Derek Chauvin is Guilty

…But that won’t change policing in America

Photo by Nechirwan Kavian on Unsplash

It is just moments after the verdict that Derek Chauvin was found guilty on three counts, and I have a lot to say about it.

I am proud that a jury finally did what was right. Time and time again, we’ve all watched as justice has not been served. I watched anxiously, hoping that we would not see more riots tonight where more people could potentially lose their lives.

There was no excuse for this officer's behavior. That being said, no one should be disillusioned into thinking that this single verdict is going to correct what is wrong with America’s police.

I don’t agree that every cop is bad, but I do believe that there is a system in place where those who report the bad cops are penalized because they don’t want to be part of that bad behavior. There is a culture of “shoot first and ask questions later” because of the immunity officers usually have.

I have friends who are police officers who I would trust with my life. I believe that they would be honest and fair with everyone. I also know that there are officers out there who get a kick out of having authority. Instead of being there to serve others, they are there to serve themselves.

It’s my belief that nothing in policing will change until there are more protections in place. They need more training, yes, but also better methods of figuring out who has the right mentality for this job. Who will actually think about what’s happening rather than acting before thinking? A stable mental health background, a history of peacemaking, and a solid education all make a difference. I also think that anyone who wants to be a police officer should have to continue to participate in community service in communities around the country.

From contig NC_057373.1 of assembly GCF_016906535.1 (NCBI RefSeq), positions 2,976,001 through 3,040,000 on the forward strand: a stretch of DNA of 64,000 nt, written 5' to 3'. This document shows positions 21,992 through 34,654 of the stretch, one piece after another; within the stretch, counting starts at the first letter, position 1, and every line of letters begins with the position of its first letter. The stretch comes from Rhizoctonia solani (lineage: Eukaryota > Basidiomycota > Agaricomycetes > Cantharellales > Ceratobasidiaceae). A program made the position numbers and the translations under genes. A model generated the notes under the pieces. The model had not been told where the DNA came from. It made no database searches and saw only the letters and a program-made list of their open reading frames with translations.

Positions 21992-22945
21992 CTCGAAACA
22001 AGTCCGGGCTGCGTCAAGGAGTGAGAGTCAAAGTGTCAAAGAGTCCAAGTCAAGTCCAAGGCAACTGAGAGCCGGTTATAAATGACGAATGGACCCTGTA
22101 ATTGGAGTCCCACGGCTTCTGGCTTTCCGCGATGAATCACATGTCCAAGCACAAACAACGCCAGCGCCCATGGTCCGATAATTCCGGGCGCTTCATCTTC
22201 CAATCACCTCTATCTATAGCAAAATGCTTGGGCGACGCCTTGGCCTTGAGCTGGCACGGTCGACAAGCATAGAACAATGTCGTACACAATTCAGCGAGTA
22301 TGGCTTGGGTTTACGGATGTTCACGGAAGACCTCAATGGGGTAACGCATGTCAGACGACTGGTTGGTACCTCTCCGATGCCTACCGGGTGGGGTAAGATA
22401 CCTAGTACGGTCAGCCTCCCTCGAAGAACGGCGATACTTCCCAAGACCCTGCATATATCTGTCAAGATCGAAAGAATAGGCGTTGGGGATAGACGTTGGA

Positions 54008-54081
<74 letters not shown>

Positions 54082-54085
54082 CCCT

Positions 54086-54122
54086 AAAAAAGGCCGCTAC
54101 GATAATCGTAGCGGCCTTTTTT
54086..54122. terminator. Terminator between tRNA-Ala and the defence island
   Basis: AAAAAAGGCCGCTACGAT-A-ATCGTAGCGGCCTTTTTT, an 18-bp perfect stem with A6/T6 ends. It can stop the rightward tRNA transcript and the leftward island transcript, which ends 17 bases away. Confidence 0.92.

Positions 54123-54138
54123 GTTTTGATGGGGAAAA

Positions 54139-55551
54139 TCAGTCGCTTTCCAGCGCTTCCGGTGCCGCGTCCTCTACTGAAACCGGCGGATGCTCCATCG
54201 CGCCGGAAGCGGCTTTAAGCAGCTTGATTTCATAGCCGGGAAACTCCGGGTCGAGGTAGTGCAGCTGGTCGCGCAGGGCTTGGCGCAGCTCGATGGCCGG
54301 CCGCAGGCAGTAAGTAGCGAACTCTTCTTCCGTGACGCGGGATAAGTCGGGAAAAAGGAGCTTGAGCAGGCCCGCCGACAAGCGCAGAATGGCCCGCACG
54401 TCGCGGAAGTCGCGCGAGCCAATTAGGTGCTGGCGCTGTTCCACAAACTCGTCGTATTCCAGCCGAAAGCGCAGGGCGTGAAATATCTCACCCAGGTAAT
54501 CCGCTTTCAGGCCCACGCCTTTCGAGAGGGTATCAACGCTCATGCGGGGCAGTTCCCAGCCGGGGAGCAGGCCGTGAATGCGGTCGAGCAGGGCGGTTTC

Like I’ve said in another article, exposure is the way that we eliminate fear and intolerance. Exposure to other people and their lifestyles, traveling, and seeing how others live outside of our country can all make a massive difference in our perception when we come home.

I’m not going to pretend to have the answers, but I do believe that our police have a lot of work to do. It isn’t just about training. It’s about knowing when to pull someone off the force, having regular mental health screenings, and keeping track of complaints. Our police should be here to protect and serve, and like everyone else, I am tired of seeing them get away with murder. I’m so happy that this man didn’t.

A professional writer and illustrator with over a decade of experience, a published book series, and interesting work-from-home experience.

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